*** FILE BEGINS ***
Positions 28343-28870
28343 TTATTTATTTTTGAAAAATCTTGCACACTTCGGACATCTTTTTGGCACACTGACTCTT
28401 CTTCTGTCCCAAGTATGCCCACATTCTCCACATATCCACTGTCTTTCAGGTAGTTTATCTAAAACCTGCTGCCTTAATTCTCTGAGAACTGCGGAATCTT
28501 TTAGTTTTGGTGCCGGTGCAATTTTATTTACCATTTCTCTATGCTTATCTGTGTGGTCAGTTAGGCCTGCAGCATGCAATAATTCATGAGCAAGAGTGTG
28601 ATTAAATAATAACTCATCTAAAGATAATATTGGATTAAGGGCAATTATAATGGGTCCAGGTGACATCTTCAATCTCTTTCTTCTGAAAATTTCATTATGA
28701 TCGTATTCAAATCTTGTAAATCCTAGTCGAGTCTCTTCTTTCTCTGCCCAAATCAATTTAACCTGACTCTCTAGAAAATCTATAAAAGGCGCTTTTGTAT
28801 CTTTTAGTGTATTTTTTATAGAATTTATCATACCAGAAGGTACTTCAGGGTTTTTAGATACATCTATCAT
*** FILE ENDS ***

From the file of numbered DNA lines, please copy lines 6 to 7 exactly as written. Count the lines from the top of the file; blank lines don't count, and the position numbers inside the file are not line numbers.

28701 TCGTATTCAAATCTTGTAAATCCTAGTCGAGTCTCTTCTTTCTCTGCCCAAATCAATTTAACCTGACTCTCTAGAAAATCTATAAAAGGCGCTTTTGTAT
28801 CTTTTAGTGTATTTTTTATAGAATTTATCATACCAGAAGGTACTTCAGGGTTTTTAGATACATCTATCAT